Google Books
Modern American Plays
By Frederic G. Cassidy
New York, NY: Longmans, Green
Pg. 208:
Phil.: What’s that— casting couch?
Sten.: What’s that? You from the sticks?
Phil.: I beg your pardon?
Sten. [rolls up her sleeves, makes elaborate deaf and dumb signs]: No from side walkies of New Yorkie . . . savee?
Phil.: Oh, you’re right. Two years of dramatic stock out of town. One in Chicago.
Sten.: Don’t tell him, Baby Face.
Google Books
The Saturday Evening Post
Volume 221
Pg. 36:
The casting couch is celebrated in legend, and it must be admitted that most producers’ private offices boast a large, comfortable couch. The office of Jed Harris at Demos Productions, Inc., 1697 Broadway, has a green leather couch.
Google Books
Marilyn Monroe
By Maurice Zolotow
New York, NY: Harcourt, Brace
Pg. 89:
A casting couch is traditional in a producer’s office, but here was a producer’s office with no casting couch or even a non- casting couch, not even a narrow uncomfortable couch.
OCLC WorldCat records
Casting couch
Author: John B Thompson
Publisher: Manhasset, N.Y. : Kozy Books, 1962.
Edition/Format:   Print book : Fiction : English
Google Books
Downwind of Upstage;
The Art of Coarse Acting

By Michael Frederick Green
New York, NY: Hawthorn Books
1966, ©1964
Pg. 86:
Shun the casting couch. Any director who would cast a woman merely because he has hopes of her favors is simply a human rat, devoid of morals.
Google Books
On Stage:
A practical guide to the actor’s craft

By Muriel Steinbeck
Sydney, N.S.W.: Murray
Pg. 127:
And, while I would not be silly enough to say that the “casting couch” does not exist, the young actress who avails herself of it, is invariably bitterly disappointed. It is true that many parts are cast that way.
OCLC WorldCat records
Casting couch
Author: Don James
Publisher: Sydney : Free Association Press, 1972, ©1962.
Edition/Format:   Print book : Fiction : English
OCLC WorldCat records
The casting couch
Author: Carl Driver
Publisher: San Diego, Calif. : Greenleaf Classics, ©1972.
Series: Pleasure reader, PR346.
Edition/Format:   Print book : Fiction : English
OCLC WorldCat records
The casting couch and me : the uninhibited memoirs of a young actress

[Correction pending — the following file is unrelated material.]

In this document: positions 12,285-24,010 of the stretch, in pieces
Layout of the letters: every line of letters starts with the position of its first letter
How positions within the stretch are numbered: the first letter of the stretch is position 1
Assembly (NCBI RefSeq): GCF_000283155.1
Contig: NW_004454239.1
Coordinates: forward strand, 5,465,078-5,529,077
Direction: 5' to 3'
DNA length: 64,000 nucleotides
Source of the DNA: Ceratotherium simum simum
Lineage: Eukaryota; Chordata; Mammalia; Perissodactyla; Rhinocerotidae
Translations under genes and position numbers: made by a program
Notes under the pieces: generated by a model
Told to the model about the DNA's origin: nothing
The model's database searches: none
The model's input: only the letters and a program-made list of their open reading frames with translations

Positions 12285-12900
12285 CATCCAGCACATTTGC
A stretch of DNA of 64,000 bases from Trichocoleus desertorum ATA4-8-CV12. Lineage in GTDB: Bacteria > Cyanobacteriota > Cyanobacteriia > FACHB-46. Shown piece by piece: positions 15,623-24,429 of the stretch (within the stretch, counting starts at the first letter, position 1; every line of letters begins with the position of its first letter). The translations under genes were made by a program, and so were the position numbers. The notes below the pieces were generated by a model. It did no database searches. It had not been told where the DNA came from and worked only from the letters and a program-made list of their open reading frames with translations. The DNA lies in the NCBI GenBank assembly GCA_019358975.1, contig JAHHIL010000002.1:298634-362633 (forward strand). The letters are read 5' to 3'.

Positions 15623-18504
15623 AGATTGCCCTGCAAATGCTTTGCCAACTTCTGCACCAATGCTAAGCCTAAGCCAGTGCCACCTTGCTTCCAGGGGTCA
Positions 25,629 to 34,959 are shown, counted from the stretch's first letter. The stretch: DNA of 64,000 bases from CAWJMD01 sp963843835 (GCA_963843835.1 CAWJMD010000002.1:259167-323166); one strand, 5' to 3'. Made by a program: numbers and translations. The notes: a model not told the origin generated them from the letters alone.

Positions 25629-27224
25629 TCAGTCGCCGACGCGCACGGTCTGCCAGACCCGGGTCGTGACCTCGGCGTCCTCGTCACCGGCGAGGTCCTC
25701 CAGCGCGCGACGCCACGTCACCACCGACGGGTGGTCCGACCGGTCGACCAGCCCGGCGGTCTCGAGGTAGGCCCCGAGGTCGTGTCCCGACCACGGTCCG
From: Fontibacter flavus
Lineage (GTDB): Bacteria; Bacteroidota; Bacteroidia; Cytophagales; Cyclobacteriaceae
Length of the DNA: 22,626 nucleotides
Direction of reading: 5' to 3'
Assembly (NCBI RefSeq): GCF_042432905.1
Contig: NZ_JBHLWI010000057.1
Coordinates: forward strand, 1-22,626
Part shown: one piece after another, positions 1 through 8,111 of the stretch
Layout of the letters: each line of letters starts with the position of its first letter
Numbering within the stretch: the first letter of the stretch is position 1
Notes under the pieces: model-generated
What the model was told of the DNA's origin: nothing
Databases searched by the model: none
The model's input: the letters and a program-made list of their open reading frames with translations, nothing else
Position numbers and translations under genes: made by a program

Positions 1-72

Author: Joan Wood
Publisher: New York : Walker, 1974, ©1975.
Edition/Format:   Print book : Biography : English
OCLC WorldCat record
The casting couch
Author: Selwyn Ford
Publisher: London : Grafton, 1990.
Edition/Format:   Print book : English
Google Books 
International Directory of Company Histories, Volume 24
Gale Group
London, UK: St. James Press
Pg. 438 (The Shubert Organization):
According to their biographer, “Although they did not invent the casting couch, it is believed that the Shuberts developed its functions.”
Google Books
The Boys from Syracuse:
The Shuberts’ Theatrical Empire

By Foster Hirsch
New York, NY: Cooper Square Press
Pg. 100:
“What they did to those girls wasn’t fair,” according to Agnes de Mille. “If you didn’t sleep with them you didn’t get the part. The Shuberts ran a brothel: let them sue me.”
New York (NY) Times
ARTS IN AMERICA: Where Stars Came Out to Play; Broadway’s Rural Refuge, With Lunt and Fontanne
By RICK LYMAN SEPT. 29, 1998
...Ten Chimneys, the legendary and utterly peculiar summer retreat of Alfred Lunt and Lynn Fontanne, the reigning couple of the American theater.
For 30 years, they never accepted a play unless it contained substantial parts for both of them, and they almost never worked in summer, so they could spend it at Ten Chimneys, in the rolling farmland of southeast Wisconsin.
In a small sitting room was a yellow couch from the office of the Broadway producer David Belasco that the Lunts told people had been ‘‘the original casting couch.’‘
OCLC WorldCat record
Tales from the casting couch : an unprecedented candid collection of stories, essays, and anecdotes by and about legendary Hollywood stars, starlets, and wanna-bes ...